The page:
Lord Selkirk Place was renamed Henderson House in 1928, residing at 2112 Henderson Highway, where the highway intersects with Knowles Avenue, which was known as Henderson Avenue until 1963. Surprisingly, neither of the streets were named after Henderson! The highway named after the Henderson’s grandson, another Samuel Robert Henderson, a local politician and the first president of the Manitoba Goods Roads Association while the avenue was named after an unrelated Henderson family. Designed to face the river, Henderson House stood a storey and a half tall, built of hand hewn logs and chinked with clay from the riverbank. The addition of a kitchen around 1900 made for a total of nine rooms in the house. The living room was wrapped in tall wainscoting and one inch wide boards were used to finish the ceiling, creating a picture perfect middle class settler’s home. It must have felt like a mansion to the Henderson family after living in the log cabin described as a hut!
Unfortunately, Henderson did not get to enjoy his new home for many years. The 4th of July in 1864 was remembered as a hot day, with nothing out of the ordinary happening when Henderson went outside to tend to his cows. What transpired next is unknown, but Henderson was never seen again, alive or deceased. The man who seemed to be purposely moving farther and farther away from the world left it for once and for all, though if it was by choice, accident or force we shall never know. A tombstone was erected in his memory in the Kildonan Presbyterian Cemetery, next to the church he had help dig the foundation for.
After the passing of Henderson the family remained in the house, with their youngest child, John, being the last of the family to live in the home. A farmer, importer, local politician and school board trustee, John Henderson married Ann Munroe in 1869 and fathered five children. Both John Henderson Junior High School and Henderson Library in Winnipeg are named after him. John retired from farming in 1905 and built a new house at 606 Henderson Highway in 1906, but sources indicate he retained ownership of Henderson House.
The next known inhabitants of Henderson House were Bartel and Martje Hoving, Dutch immigrants who came to Canada in 1911. The Hovings moved into the house in 1926, seeming to have first rented it and later purchased the property. Having only four children the home would have seemed rather empty compared to when the Henderson’s had lived there, especially with the later addition of the kitchen. Like the Hendersons, the Hovings farmed on the property around the house, supporting themselves as market gardeners. Their three daughters, Martha, Dean and Mary, would marry and move away but their son Peter stayed and helped with the family business. The Hovings left Henderson House in 1954, but they did not go far, building a new house along Henderson Highway just in front of the old Henderson House. Peter would go on to marry Marion Baird, have a daughter, Elizabeth, and continued farming on the property well into his old age.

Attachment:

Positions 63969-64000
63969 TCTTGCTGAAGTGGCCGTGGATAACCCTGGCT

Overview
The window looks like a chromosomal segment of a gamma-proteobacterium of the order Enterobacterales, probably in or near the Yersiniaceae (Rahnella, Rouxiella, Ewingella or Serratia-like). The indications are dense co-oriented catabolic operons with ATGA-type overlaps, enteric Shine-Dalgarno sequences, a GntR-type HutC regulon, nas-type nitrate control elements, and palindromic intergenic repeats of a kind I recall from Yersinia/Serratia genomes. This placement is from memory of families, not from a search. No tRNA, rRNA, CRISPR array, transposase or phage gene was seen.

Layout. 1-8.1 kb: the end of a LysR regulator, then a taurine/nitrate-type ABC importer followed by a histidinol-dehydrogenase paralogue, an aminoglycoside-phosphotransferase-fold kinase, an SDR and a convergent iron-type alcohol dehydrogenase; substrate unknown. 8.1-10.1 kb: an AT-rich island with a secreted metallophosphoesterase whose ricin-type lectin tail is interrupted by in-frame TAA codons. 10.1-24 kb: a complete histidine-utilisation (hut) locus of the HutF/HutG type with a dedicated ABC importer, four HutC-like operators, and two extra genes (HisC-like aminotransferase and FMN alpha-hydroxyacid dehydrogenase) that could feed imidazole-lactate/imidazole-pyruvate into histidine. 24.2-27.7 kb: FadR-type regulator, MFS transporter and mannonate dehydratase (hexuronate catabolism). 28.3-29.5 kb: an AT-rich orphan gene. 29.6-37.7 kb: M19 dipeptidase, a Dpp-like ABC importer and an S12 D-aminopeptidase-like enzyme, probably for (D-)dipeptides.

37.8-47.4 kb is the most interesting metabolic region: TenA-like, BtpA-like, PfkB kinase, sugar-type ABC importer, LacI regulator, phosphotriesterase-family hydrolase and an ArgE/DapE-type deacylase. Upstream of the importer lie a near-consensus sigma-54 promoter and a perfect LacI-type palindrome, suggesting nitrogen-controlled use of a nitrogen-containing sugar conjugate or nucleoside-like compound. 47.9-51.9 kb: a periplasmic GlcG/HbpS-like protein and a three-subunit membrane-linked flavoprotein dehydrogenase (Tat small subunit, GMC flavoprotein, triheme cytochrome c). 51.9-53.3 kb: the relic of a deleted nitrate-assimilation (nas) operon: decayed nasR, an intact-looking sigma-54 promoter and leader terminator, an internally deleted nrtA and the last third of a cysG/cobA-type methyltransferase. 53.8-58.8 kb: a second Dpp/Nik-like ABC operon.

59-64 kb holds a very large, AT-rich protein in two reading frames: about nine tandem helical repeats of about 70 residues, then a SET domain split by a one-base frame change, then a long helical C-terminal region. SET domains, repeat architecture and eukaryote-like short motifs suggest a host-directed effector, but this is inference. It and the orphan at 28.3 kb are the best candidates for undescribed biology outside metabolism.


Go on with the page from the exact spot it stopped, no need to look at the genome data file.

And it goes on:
After the Hovings sold Henderson House in 1954, it was lived in until 1976. The area around the house was being developed in the 1970s and the the final owner of the house, Jack Seitz, wanted a piece of the action. But his request to subdivide his property was denied, so he instead decided to build one large new house. A shrewd businessman, Seitz offered the historic house to the City of Winnipeg in 1977 in return for a tax credit, instead of just demolishing it. Looking at pictures of Henderson House from the 1970s, it is not surprising that the Manitoba Historic Sites Advisory Board believed the house was not worth saving as it had been too altered. Faux brick siding and later addition makes the Red River frame building unrecognizable on the exterior, with changes having also been made to the interior. But Seitz suggested some further investigation, which resulted in the original house being found intact under the cosmetic alterations. In much better shape than other Red River frame houses of the same era, the building was “heralded as one of the oldest and most historically significant buildings Manitoba” (Winnipeg Free Press , April 26, 1978, page 159).
While it was easy to agree that the historic house should be saved, going about saving it was another matter. Where the house would go, who would pay for the costs and how Seitz would be compensated all caused the rescue effort to drag on for years. Over time Seitz was growing impatient, demanding the issue be resolved or he would demolish the house. Seitz wanted a $5000 credit applied to his income tax for the next 11 years, $16,000 to cover the costs of maintaining the house during the delay and for the hassle caused by people visiting the house, the basement of the house to be demolished and filled in, and acknowledgement of his generous donation of the house. With the historic house being hard to place a value on, Seitz finally settled for a $2,200 credit towards his income tax and the city demolishing the old basement and fixing any damage done to the yard while moving the house. The city officially accepted the donation of Henderson House on May 3rd, 1978.
The acceptance of a donation of what has been heralded as one of the oldest and most historically significant buildings Manitoba was recommend for city council approval by Winnipeg’s civic parks and recreation committee…Councillors unanimously applauded the project during the meeting, saying it represent a budding and long-overdue awareness of the city’s historical identity… While acknowledging the restoration by the provincial government of the historic Riel and Turenne houses in St. Norbert, Coun. Joe Zuken (Labor Election Committee – Norquay) commented he was “very much afraid the Henderson house will be much older before they make their decision to contribute” towards its costs.